Dave Nelson/USA TODAY Sports

The New York Yankees could be opening the season without three-fifths of their projected starting rotation.

Right-hander Luis Severino has a low-grade lat strain, Yankees manager Aaron Boone told reporters Saturday, putting the two-time All-Star at risk of starting the season on the injured list.

“Obviously it’s going to put him in jeopardy to start the year,” Boone said.

Boone expressed optimism this wouldn’t be a long-term issue but acknowledged that Severino “most likely” would get placed on the injured list.

Severino, 29, went 7-3 with a 3.18 ERA in 19 starts last season. He struck out 112 in 102 innings.

Boone said the issue arose after Severino made his last start on Tuesday.

“Afterwards when he was kind of doing his workout, arm-care stuff, he just felt some tightness in there,” Boone said. “He came in the next day and it was a little tight, and then yesterday he was going to go out and throw and that tightness was still there enough to where he wanted to go get it looked at.”

The Yankees already won’t have right-hander Frankie Montas or left-hander Carlos Rodón for the start of the season.

Rodón, who joined the Yankees by signing a $162 million, six-year contract in the offseason, has a left forearm strain that will cause him to open the season on the injured list. Rodón has been an All-Star the last two seasons, in 2021 with the Chicago White Sox and in 2022 with the San Francisco Giants.

Montas is recovering from shoulder surgery and won’t begin throwing until at least late May.

The only projected starters from the Yankees’ rotation likely to be ready for the beginning of the season are five-time All-Star right-hander Gerrit Cole and 2022 All-Star left-hander Nestor Cortes.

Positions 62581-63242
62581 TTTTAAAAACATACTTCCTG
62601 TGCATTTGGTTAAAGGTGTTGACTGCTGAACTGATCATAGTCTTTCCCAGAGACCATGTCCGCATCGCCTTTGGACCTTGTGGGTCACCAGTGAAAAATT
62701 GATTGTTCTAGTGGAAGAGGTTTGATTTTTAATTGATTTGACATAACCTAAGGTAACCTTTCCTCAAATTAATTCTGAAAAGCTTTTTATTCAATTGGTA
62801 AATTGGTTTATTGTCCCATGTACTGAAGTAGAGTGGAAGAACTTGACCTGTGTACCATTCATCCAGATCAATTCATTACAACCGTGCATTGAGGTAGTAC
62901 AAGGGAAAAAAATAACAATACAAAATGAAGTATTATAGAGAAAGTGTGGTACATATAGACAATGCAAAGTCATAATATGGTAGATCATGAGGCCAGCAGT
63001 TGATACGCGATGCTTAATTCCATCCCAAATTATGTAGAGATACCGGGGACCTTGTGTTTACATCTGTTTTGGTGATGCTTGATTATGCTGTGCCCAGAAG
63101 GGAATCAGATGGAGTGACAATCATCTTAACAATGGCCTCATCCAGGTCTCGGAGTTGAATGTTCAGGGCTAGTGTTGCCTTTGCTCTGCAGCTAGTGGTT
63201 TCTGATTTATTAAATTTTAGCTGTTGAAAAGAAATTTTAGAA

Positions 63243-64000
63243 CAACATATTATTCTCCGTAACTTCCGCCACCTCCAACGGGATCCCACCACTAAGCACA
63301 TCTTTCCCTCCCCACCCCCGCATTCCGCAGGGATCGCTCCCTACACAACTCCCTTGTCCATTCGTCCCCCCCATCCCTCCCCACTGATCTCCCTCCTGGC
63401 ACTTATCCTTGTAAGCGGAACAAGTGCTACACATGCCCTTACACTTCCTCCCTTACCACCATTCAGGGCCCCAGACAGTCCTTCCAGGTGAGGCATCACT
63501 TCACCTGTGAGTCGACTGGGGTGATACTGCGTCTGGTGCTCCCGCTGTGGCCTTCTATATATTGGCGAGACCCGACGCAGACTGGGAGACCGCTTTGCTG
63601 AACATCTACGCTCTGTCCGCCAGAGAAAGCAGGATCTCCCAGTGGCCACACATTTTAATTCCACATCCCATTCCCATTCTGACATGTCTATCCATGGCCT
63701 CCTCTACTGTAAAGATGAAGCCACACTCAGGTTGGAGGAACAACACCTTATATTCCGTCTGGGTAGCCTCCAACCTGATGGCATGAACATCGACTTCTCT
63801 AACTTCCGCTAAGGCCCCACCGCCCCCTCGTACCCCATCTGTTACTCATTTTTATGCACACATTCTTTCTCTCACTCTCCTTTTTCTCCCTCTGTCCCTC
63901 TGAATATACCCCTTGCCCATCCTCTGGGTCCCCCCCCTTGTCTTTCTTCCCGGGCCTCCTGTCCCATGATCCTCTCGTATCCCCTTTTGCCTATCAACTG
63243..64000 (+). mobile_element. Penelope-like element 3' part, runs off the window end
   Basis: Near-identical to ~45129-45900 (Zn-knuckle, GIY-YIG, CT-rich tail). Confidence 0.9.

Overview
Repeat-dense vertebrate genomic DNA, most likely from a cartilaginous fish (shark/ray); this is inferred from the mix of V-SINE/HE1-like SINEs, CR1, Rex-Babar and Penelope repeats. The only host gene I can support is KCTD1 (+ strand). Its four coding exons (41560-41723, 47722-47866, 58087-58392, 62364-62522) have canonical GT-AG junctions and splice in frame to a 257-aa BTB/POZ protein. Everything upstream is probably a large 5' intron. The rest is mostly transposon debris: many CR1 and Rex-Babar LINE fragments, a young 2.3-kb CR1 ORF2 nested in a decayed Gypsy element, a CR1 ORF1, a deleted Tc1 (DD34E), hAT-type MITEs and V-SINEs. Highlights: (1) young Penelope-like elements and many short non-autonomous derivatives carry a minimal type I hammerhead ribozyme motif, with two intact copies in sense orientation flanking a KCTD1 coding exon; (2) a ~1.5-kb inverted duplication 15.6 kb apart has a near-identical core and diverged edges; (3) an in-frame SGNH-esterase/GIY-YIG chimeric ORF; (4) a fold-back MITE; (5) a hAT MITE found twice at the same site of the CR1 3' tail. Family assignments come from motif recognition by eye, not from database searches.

Jacob deGrom struck out six over 3 2/3 shutout innings against the San Diego Padres in his final start before making his Texas Rangers regular-season debut.

The Rangers had announced Friday that deGrom would get the start Thursday when the Rangers open their season against Aaron Nola and the Philadelphia Phillies. The two-time Cy Young Award winner signed a five-year, $185 million contract with the Rangers in the offseason after spending nine seasons with the New York Mets.


Zack Greinke pitched 5 1/3 innings in his final test before he gets the ball against the Minnesota Twins in Kansas City on Thursday.

It will be Greinke’s seventh opening day start. At 39 years old, he will be the oldest opening-day starter in the history of the Royals franchise, breaking his own record set last year. He will be the the oldest opening day starter in the American League since a 40-year-old Curt Schilling started against the Royals in 2007.

Greinke allowed two runs on five hits against the Dodgers with no walks and two strikeouts.

“He was great today,” first-year manager Matt Quatraro said.“It certainly looked like the way they (Dodger batters) were taking those pitches, he was just dotting the plate on both sides. His two-seamer and changeup looked really good. It was encouraging.”


First baseman Luke Voit has opted out of his minor league deal with the Milwaukee Brewers, giving the veteran slugger the opportunity to negotiate with other teams. He also could still return to the Brewers on a major league contract.

In other Brewers news, right-hander Adrian Houser left his start Saturday after 1 2/3 innings due to groin tightness.